Author(s): Dias JA
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Abstract Heterogeneity of gonadotrophin oligosaccharides caused either by pharmacological intervention or which occurs naturally during normal physiological changes is well documented. Recent advances in structure determination of oligosaccharides has to some extent led to a better appreciation of how oligosaccharide heterogeneity may affect protein folding, stability, measurement and modulation of receptor binding. Here it is discussed how carbohydrate structure can impact upon gonadotrophin structure and function. It is well documented that oligosaccharides can serve as a cognate site for protein binding. One functional aspect of gonadotrophin glycosylation heterogeneity is the modulation of receptor binding affinity, yielding partially agonistic glycoforms. Carbohydrate heterogeneity is problematic for a clinical chemist if immunochemical assays are sensitive to heterogeneity. However, even measurements made without such interference may not accurately reflect the biological activity that is a collective result of all isoforms in the circulation, and perhaps of the genotype of each individual. Moreover, oligosaccharide heterogeneity may affect heterodimer stability, therefore, biological activity and immunochemical activity, not to mention clearance. It seems reasonable to conclude that from a biochemical point of view, oligosaccharide heterogeneity is of considerable importance. However, accurate measurement of isoforms in blood, and appropriate in-vitro bioassays that are insensitive to matrix effects are needed to define the physiological significance of each glycoform, and thereby better define target therapeutics and interpret diagnostic results.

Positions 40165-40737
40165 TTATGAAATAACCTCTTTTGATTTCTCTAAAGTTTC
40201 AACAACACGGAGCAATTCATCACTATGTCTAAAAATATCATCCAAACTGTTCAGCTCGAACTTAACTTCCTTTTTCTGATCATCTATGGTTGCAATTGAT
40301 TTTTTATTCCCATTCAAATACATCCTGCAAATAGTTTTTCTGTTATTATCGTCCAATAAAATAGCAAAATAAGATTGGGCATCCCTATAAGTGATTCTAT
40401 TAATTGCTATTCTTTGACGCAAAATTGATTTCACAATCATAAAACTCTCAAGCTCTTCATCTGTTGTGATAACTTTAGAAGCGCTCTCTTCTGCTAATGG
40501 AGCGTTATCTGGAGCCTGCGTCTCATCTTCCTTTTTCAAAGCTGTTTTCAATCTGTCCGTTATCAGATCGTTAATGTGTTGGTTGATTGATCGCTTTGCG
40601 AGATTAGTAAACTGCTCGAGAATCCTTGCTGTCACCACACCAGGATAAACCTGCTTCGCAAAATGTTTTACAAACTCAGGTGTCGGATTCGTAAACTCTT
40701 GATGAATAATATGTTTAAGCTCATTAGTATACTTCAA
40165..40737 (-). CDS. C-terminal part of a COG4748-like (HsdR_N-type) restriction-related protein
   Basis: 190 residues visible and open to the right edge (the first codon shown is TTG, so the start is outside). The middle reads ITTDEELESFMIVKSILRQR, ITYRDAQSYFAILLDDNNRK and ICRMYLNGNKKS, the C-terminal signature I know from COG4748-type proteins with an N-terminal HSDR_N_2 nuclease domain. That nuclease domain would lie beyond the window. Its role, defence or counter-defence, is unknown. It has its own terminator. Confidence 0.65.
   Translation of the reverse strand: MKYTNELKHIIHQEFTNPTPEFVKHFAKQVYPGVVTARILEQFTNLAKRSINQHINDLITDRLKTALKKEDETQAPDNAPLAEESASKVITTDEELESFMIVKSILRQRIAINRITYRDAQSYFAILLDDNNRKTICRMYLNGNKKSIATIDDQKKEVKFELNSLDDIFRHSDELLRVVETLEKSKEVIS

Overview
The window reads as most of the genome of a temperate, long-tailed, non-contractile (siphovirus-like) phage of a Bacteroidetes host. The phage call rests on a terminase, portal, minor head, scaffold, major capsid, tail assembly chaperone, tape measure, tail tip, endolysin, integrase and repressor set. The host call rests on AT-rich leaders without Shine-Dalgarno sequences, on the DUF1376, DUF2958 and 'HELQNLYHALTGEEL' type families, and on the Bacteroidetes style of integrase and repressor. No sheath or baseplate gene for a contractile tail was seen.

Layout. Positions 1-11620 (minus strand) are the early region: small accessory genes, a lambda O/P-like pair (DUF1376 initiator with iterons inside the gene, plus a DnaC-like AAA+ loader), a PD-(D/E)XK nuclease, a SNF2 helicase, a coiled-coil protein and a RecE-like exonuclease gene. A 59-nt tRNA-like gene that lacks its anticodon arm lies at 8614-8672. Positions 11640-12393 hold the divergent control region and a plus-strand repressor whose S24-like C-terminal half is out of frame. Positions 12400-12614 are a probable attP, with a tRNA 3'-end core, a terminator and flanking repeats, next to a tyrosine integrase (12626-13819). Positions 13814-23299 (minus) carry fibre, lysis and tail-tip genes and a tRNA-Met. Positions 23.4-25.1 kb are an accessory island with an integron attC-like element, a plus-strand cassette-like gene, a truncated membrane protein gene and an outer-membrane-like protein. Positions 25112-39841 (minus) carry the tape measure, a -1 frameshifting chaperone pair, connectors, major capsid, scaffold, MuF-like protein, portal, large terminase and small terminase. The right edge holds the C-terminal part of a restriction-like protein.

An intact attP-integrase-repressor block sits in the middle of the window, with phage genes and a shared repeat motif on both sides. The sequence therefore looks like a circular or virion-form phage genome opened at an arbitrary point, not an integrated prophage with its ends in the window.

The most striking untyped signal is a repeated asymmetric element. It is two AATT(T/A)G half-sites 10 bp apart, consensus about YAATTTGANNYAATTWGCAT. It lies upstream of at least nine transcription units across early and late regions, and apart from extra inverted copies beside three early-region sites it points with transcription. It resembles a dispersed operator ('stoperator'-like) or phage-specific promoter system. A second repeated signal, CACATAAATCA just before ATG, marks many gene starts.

This article was published in Hum Reprod
and referenced in Journal of Glycomics & Lipidomics